It is the job of biographers to sort out fact from folklore and to analyze Marilyn Monroe's significance to our culture. Some biographers take to the task quite readily, while others miss the mark, adding to the mountain of misinformation already in existence.
The best biographies are by authors who have thoroughly researched her life by interviewing former associates and friends, reviewing original publicity articles and news accounts, and assessing the effects of certain films and photographs on her career.
Legend: The Life and Death of Marilyn Monroe by Fred Lawrence Guiles and Goddess: The Secret Lives of Marilyn Monroe by Anthony Summers offer the most detailed and straightforward biographies.
Though some estimates claim that more than 300 books about Marilyn Monroe have been written, very few accounts of her life were authored before she died. The best of these remains Maurice Zolotow's Marilyn Monroe, first published in 1960.
Sometimes a picture is truly worth a thousand words; Monroe: Her Life in Pictures by James Spada with George Zeno, Marilyn: An Appreciation by Eve Arnold, and Marilyn Monroe and the Camera chronicle the actress's career with a selection of poignant and provocative photographs.
Most suspect of all publications on Marilyn Monroe are personal accounts by acquaintances who knew her only slightly or as employees and tell-all stories by male associates who claim to have had a physical relationship with her. (If all those who claimed to have been one of Marilyn's lovers are telling the truth, then she would hardly have had time to make any films!)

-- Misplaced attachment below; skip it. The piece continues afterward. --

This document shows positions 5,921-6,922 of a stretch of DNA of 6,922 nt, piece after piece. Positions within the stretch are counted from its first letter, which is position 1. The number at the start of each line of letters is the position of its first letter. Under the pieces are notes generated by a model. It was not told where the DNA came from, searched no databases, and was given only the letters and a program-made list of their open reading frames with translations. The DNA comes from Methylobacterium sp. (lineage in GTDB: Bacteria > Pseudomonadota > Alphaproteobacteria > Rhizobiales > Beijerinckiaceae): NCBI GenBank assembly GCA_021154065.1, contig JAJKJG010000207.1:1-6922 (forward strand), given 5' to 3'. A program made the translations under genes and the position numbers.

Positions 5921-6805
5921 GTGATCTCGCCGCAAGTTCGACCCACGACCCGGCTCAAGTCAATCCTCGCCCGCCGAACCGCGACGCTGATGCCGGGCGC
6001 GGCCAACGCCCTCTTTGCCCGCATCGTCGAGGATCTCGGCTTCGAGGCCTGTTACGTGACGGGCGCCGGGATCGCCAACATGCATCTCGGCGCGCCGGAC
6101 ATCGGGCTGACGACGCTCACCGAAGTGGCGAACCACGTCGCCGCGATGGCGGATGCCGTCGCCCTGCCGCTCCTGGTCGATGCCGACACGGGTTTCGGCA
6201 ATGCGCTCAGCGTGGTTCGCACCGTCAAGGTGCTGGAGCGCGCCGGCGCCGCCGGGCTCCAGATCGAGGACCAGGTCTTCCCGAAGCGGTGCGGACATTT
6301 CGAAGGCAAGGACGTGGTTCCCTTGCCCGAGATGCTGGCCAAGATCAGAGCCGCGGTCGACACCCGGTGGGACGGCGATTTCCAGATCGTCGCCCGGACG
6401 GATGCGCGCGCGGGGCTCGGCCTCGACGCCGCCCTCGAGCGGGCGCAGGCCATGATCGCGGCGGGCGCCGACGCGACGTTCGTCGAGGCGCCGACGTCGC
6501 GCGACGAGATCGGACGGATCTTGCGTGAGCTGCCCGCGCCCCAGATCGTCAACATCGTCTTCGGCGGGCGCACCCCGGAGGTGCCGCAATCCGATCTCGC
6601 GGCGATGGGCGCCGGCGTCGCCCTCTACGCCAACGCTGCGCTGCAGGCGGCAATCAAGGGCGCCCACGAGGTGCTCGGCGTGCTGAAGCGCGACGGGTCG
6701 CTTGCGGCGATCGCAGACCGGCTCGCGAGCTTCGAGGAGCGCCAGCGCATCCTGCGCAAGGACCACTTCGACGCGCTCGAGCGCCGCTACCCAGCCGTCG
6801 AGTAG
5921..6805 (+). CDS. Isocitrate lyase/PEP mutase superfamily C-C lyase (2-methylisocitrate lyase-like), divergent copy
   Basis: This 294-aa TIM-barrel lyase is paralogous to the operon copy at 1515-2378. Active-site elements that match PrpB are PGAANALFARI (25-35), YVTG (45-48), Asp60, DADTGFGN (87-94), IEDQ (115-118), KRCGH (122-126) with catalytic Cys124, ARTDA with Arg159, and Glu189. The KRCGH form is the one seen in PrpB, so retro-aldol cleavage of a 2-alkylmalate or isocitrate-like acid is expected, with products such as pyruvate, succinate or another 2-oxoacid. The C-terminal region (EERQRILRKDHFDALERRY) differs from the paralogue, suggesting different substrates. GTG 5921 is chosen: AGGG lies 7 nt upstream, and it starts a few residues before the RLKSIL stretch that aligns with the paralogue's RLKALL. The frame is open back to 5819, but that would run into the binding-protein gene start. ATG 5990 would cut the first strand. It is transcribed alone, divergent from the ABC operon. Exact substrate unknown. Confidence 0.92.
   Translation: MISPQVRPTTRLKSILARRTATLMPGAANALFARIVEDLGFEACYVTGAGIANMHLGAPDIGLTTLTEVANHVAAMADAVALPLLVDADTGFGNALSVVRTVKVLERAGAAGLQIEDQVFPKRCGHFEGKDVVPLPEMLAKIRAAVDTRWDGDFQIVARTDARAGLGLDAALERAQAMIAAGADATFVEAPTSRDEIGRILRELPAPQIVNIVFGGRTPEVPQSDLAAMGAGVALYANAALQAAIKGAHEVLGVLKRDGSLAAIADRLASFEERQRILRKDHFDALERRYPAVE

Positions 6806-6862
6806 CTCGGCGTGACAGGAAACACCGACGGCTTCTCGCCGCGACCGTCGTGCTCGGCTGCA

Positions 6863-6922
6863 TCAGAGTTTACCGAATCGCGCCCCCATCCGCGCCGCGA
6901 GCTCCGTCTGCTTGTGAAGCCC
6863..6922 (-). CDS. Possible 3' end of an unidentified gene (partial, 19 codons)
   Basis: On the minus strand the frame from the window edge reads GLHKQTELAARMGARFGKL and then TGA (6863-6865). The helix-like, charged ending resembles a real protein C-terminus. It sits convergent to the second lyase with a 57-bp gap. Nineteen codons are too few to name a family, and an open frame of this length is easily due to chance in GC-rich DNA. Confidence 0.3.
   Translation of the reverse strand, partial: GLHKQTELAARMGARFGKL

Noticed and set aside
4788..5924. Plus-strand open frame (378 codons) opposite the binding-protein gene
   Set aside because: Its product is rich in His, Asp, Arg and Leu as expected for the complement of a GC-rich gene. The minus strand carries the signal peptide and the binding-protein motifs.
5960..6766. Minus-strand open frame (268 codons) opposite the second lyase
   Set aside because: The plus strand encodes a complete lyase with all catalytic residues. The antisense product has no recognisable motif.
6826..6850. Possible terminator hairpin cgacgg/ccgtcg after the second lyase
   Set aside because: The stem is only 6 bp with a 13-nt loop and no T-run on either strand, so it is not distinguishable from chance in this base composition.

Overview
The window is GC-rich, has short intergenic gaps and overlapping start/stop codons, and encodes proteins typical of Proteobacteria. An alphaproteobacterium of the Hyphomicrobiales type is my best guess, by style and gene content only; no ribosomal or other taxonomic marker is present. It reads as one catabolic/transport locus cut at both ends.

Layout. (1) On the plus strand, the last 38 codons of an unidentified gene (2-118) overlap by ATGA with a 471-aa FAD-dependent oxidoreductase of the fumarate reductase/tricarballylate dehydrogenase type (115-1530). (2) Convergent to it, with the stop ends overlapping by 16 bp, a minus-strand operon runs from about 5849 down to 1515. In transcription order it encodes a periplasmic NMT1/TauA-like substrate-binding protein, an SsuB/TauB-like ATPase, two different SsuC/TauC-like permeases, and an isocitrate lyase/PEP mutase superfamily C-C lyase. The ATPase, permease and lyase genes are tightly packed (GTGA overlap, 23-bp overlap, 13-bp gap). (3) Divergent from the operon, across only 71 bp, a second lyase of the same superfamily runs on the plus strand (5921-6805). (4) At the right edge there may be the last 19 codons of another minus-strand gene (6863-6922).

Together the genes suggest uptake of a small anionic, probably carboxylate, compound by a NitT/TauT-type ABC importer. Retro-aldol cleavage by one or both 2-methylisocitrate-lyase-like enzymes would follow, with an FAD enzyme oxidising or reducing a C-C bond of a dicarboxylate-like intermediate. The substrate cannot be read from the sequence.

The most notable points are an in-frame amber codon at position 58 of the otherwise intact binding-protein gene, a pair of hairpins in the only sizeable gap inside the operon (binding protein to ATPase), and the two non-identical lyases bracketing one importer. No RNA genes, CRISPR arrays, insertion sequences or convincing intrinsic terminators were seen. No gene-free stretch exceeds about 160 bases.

As a cultural figure, Marilyn Monroe has inspired important authors and playwrights to analyze her life and career and her impact on our society. Two interesting -- and contradictory -- points of view are offered by Norman Mailer and Gloria Steinem in their respective books.
Despite the title, Mailer's Marilyn: A Biography is not a factual, straightforward account of her life. Instead, the Pulitzer Prize-winning author took the bare outline of the actress's life and career and filled it in with his impressions, creating what he called a "novel biography."
He hypothesizes about what Marilyn thought of certain events and interprets her feelings about the people in her life. In the end, Mailer tells us more about Marilyn Monroe's effect on the men of his generation than he does about the actress herself.
In contrast to Mailer's male-oriented interpretation is the feminist perspective of Gloria Steinem's Marilyn: Norma Jeane, composed of a series of essays on topics related to the star's life and image.
Steinem approaches her subject insightfully, and with a unique point of view that became possible only after the advent of the women's movement. The forces that affected Marilyn's life and career are reinterpreted through a woman's eyes.